worked in the vicinity may be ascribed to its distance from the present bed of the creek,
where most of the mining has been effected.
The usual number of Chinese, some eight or ten in number, still engage in mining in the
most favourable localities, and are contented with small returns. About ten white men were
employed, principally working on mining leaseholds. 696 Report of the Minister of Mines. 1896
Scotch Creek, an affluent of Little Shuswap Lake, which in the later sixties yielded considerable gold, attracted but two miners the past summer.
The yield of gold for the past year is $2,000, of which $1,880 was purchased by the Bank
of British Columbia at Kamloops.
Mineral Claims.
Adams Lake Group.
The principal mineral veins in this division are embraced in the Adams Lake Group,
situated in the vicinity of the lake mentioned, comprising ten or twelve locations, which are intersected by two parallel lodes, pursuing a north-easterly course, possessing a width respectively of
12 feet and 3 feet. The first consists of a crystallized lime, containing copper, silver, glance,
and antimony. The second vein is composed of baryta, running from 30 to 200 ounces of
silver to the ton.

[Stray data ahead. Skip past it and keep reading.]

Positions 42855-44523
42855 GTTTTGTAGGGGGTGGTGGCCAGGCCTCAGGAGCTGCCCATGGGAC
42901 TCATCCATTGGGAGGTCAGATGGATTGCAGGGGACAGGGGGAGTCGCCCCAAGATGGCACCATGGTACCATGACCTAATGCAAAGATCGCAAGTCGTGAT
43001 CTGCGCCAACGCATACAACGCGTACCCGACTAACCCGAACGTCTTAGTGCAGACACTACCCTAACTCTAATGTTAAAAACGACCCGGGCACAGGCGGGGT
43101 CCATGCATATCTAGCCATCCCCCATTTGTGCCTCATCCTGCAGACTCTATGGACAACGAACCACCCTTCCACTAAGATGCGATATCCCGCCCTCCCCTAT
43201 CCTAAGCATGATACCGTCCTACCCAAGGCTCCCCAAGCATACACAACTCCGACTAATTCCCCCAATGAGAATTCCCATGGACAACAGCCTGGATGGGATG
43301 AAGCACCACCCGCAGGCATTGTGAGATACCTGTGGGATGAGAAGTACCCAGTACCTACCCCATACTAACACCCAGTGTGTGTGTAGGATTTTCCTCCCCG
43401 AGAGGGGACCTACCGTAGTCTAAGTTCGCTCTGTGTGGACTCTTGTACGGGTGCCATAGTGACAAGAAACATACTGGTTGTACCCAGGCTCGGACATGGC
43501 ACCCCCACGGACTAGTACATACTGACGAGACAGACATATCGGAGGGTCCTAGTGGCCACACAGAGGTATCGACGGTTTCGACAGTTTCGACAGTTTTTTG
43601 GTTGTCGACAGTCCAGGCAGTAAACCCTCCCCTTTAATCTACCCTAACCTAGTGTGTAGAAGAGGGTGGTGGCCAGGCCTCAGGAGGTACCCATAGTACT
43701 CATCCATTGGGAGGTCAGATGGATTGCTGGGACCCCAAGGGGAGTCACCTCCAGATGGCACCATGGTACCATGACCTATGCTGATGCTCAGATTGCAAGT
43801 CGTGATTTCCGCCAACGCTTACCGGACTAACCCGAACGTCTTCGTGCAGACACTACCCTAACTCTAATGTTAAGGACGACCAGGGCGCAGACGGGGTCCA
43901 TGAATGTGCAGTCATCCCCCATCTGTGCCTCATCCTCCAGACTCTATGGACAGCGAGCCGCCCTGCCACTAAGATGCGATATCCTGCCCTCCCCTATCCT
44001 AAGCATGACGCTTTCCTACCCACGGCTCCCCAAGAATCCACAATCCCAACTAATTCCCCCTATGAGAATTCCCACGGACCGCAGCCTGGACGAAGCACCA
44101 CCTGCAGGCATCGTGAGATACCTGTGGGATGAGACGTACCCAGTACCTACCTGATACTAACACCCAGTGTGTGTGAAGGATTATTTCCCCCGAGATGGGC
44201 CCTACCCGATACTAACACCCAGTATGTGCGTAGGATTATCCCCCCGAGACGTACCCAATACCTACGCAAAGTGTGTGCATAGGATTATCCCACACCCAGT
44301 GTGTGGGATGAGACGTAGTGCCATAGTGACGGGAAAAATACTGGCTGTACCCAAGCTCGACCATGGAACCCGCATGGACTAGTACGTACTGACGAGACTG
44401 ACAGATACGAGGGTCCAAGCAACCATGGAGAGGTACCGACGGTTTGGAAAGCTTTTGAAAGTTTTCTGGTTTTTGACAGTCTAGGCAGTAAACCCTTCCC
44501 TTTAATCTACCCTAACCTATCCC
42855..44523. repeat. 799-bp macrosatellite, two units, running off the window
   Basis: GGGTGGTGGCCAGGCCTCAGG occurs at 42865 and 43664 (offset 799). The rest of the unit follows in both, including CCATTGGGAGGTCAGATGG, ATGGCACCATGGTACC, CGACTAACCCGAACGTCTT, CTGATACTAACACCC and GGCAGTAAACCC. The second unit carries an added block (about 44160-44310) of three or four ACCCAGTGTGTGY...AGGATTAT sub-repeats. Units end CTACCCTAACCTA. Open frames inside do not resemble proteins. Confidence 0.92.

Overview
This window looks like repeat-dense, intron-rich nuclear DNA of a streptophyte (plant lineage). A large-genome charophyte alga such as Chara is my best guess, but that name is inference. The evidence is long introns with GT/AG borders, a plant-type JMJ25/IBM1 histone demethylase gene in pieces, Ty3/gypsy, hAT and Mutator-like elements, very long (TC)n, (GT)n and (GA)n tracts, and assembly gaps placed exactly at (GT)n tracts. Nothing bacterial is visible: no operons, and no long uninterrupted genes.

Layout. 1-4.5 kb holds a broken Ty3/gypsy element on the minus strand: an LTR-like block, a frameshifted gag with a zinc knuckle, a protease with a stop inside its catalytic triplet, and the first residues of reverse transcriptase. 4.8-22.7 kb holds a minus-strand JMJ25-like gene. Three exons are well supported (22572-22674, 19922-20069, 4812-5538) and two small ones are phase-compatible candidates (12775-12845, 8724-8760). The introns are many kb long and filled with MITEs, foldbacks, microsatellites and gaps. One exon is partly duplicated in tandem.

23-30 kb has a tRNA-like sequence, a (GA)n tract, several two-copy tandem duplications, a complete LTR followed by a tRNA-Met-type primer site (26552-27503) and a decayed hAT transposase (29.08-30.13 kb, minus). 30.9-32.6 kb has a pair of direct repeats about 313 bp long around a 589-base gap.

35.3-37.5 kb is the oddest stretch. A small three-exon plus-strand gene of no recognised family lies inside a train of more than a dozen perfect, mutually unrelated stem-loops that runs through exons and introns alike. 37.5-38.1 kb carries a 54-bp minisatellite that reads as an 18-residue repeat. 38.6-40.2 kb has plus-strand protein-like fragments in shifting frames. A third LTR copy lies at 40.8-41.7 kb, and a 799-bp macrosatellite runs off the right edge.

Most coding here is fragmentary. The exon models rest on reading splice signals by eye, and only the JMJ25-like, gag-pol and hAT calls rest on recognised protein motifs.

The most important locations are owned by Mr. R. M. Marpole and associates, who purchased them from Messrs. Buchanan and Olsen. The Elephant and Mountain Whale exhibit
an immense deposit of mineral matter, on which considerable cross-cutting has been done,
which exposed a vein of copper at a depth of four feet.
The large quantity of low grade ore, which will not bear the expense of transportation,
will require to be treated on the ground. Several processes have been suggested, but the one
best adapted for the purpose has not yet been selected. About 1,800 tons are lying in the
dump, of which about 1,760 tons will average $10.79 in silver and $1.80 in gold. Forty tons
will yield over $100 in silver and gold. Work has been suspended in these mines for some
time past, pending negotiations for their disposal to a New York company. These valuable
properties only await the application of capital to render their wealth available.
On the line between the Homestake and Troublesome, 250 feet of tunnelling and an
upraise of 125 feet have been constructed during the past summer.
Cheap transportation is provided by a waggon road twelve miles long, which connects
with navigation on the Thompson River at the mouth of Louis Creek. The distance from the